mccrory

DENR Refuses Federal Water Quality Grants

WUNC, North Carolina Public Radio, covered the story of the state's environmental agency rejecting federal grants to do baseline water testing in the state's triassic basin area. From the report: North Carolina environmental officials have said "no" to a federal grant to check water quality in areas where fracking may occur. The state Department of Environment and Natural Resources says the money from the EPA would only pay for salaries of people brought in to do testing.
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Release: Baseline Water Testing No Longer In Department’s Mission, DENR Official States

As highlighted in today’s Coastal Review article “State Declines $600k in Federal Grants”, the McCrory administration’s Department of Environment and Natural Resources has turned down two 2013 grants for which it applied, and which were awarded to the state by US EPA. The grants, totaling nearly $600,000, were selected for approval in a competitive application process. The EPA grant program is intended to build the capacity of state agency to effectively address water quality challenges. “This is exactly the time that our state would benefit from the science and research that the grants are intended to support,” said Molly Diggins, state director of the NC Sierra Club. “The McCrory administration has walked away from funding that would help the state to make sound decisions about fracking and water quality.”
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State Declines $600K in Federal Grants

Frank Tursi of the NC Coastal Federation broke the story on Monday Morning that the McCrory administration’s Department of Environment and Natural Resources has turned down two 2013 grants for which it applied, and which were awarded to the state by US EPA. The grants, totaling nearly $600,000, were selected for approval in a competitive application process.  The EPA grant program is intended to build the capacity of state agency to effectively address water quality challenges.

 

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A hanging ax over NC air and water regulators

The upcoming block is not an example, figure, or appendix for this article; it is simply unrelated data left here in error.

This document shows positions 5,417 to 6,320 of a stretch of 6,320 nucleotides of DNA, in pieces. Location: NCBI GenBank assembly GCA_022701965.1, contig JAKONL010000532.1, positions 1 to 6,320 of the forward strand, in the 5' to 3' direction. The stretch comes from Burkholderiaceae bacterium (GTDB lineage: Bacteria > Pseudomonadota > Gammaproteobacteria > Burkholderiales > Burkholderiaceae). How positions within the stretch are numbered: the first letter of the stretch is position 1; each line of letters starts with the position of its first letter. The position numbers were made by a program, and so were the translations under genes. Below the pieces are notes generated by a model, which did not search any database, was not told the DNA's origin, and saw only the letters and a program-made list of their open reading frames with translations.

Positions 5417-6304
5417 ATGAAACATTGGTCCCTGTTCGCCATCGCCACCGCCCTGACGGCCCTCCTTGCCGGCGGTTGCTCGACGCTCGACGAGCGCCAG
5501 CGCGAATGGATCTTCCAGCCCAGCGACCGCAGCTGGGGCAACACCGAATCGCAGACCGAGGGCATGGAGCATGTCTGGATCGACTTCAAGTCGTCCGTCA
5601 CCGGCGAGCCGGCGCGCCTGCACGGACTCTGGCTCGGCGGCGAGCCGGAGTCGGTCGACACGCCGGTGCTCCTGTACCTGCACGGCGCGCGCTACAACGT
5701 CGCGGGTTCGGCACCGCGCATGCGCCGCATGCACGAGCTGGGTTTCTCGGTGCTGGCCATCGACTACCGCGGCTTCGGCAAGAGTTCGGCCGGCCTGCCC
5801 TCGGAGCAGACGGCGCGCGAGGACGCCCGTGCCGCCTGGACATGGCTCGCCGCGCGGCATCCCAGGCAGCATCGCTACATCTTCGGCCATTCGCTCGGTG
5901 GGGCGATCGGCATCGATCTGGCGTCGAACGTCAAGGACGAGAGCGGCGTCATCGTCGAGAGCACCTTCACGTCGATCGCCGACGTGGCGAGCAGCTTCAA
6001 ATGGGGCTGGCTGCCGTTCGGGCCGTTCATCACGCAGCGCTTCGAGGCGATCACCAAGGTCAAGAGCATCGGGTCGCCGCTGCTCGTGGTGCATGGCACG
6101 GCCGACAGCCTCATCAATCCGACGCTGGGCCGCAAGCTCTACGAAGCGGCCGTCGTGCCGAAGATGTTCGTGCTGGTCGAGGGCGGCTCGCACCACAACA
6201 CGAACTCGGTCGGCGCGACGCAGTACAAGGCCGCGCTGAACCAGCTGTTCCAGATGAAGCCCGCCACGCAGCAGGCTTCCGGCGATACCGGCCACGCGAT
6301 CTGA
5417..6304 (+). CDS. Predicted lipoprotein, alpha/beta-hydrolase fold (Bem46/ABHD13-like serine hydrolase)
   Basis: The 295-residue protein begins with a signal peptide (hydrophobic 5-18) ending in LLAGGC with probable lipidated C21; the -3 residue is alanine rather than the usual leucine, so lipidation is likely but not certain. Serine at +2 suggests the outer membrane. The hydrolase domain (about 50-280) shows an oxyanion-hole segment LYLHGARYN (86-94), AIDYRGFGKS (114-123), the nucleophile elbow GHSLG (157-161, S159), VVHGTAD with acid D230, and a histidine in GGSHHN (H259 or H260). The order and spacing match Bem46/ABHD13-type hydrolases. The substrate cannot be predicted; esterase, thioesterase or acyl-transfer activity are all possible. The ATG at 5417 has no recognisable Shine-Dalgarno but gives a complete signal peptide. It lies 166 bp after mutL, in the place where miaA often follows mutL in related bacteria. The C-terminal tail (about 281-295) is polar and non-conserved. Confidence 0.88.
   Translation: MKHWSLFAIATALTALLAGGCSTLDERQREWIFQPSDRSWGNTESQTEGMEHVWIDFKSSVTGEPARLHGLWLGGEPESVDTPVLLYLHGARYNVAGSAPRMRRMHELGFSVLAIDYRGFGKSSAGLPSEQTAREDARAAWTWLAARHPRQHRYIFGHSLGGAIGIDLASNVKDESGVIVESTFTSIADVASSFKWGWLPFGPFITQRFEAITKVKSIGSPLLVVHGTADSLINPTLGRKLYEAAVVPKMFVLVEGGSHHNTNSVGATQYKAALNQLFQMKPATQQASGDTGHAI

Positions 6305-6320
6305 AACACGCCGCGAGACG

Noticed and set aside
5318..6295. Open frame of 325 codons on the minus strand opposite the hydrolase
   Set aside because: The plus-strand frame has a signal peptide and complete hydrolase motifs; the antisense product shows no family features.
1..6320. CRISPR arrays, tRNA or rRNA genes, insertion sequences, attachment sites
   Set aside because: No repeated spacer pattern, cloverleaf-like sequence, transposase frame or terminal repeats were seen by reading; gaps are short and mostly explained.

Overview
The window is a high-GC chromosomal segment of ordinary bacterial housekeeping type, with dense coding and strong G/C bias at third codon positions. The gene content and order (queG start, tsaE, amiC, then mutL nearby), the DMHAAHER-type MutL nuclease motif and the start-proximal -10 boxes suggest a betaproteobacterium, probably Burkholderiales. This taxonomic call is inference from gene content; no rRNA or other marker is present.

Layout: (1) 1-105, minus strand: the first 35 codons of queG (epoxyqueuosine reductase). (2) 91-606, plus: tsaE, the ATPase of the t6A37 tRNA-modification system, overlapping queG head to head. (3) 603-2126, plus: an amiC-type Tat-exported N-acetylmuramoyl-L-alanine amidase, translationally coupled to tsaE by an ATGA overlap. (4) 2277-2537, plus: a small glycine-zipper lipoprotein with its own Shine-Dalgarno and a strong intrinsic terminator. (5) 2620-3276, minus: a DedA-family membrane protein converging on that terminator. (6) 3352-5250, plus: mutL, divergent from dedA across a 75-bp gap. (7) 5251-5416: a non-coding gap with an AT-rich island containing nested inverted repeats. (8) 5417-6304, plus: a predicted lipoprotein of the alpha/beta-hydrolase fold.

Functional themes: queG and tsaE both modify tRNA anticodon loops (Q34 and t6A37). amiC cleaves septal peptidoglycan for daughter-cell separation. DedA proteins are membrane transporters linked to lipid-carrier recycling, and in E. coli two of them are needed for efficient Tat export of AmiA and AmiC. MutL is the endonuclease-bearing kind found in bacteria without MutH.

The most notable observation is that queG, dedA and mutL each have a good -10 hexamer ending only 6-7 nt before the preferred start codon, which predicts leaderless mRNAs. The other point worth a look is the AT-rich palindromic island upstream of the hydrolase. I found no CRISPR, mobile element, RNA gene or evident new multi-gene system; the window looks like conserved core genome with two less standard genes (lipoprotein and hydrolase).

Published: September 3, 2013 - An Editorial from the Raleigh News & Observer Gov. Pat McCrory signaled early on with his now-famous “seat warmers” line about state employees that he planned to get tough on underpaid, often-overworked state workers. Now it appears he’s ready to take on those who do their jobs too well. And if environmental regulators are out of their seats too much, they may find themselves out of their jobs as well. What a transparent exercise in the abuse of power is McCrory’s use of authority granted him by Republicans in the General Assembly to make more state workers “at will” employees. That means they will not have civil service protections against being unjustly fired. This is nothing more than manipulation of the people’s government for the political aggrandizement of the governor and his political cronies. It is quite the strange move from a governor who campaigned against the government he said was corrupted by politics. The governor’s office argues that the governor needs this change to make sure employees are on board with his mission so that he can shape his agenda. Uh, huh. Anyone want to price a bridge in Brooklyn? What’s really going on is evidenced by the fact that, in the Department of Environment and Natural Resources, the number of at-will jobs is expanding from 24 to 167. DENR has long been a favorite target of Republicans who would like to gut most environmental regulations so business, specifically developers, can do as they wish with coastal property or with other big projects that now have to pass permit muster and comply with 22oversight. Republican lawmakers have tried to legislate regulators right out of their jobs.
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Dix Park Agreement Moves Forward

The city of Raleigh and the state legislature appear to have reached an initial compromise on the future of the Dorothea Dix campus property. The ongoing battle between the city and state focuses on the deal that was signed by former Governor Beverly Perdue, which leased the 325-acre property to the City of Raleigh for development into a ‘destination park.’ The original Senate Bill (SB334) on the issue would have dissolved the lease entirely, allowing the state to take back the property through condemnation powers. This was met with immediate threats of lawsuits, and so a rewritten version of the bill was passed unanimously yesterday in the House Judiciary Committee.

Initial Agreement Reached on Dorothea Dix Property

By: Jack Tarpey The city of Raleigh and the state legislature appear to have reached an initial compromise on the future of the Dorothea Dix campus property. The ongoing battle between the city and state focuses on the deal that was signed by former Governor Beverly Perdue, which leased the 325-acre property to the City of Raleigh for development into a ‘destination park.’
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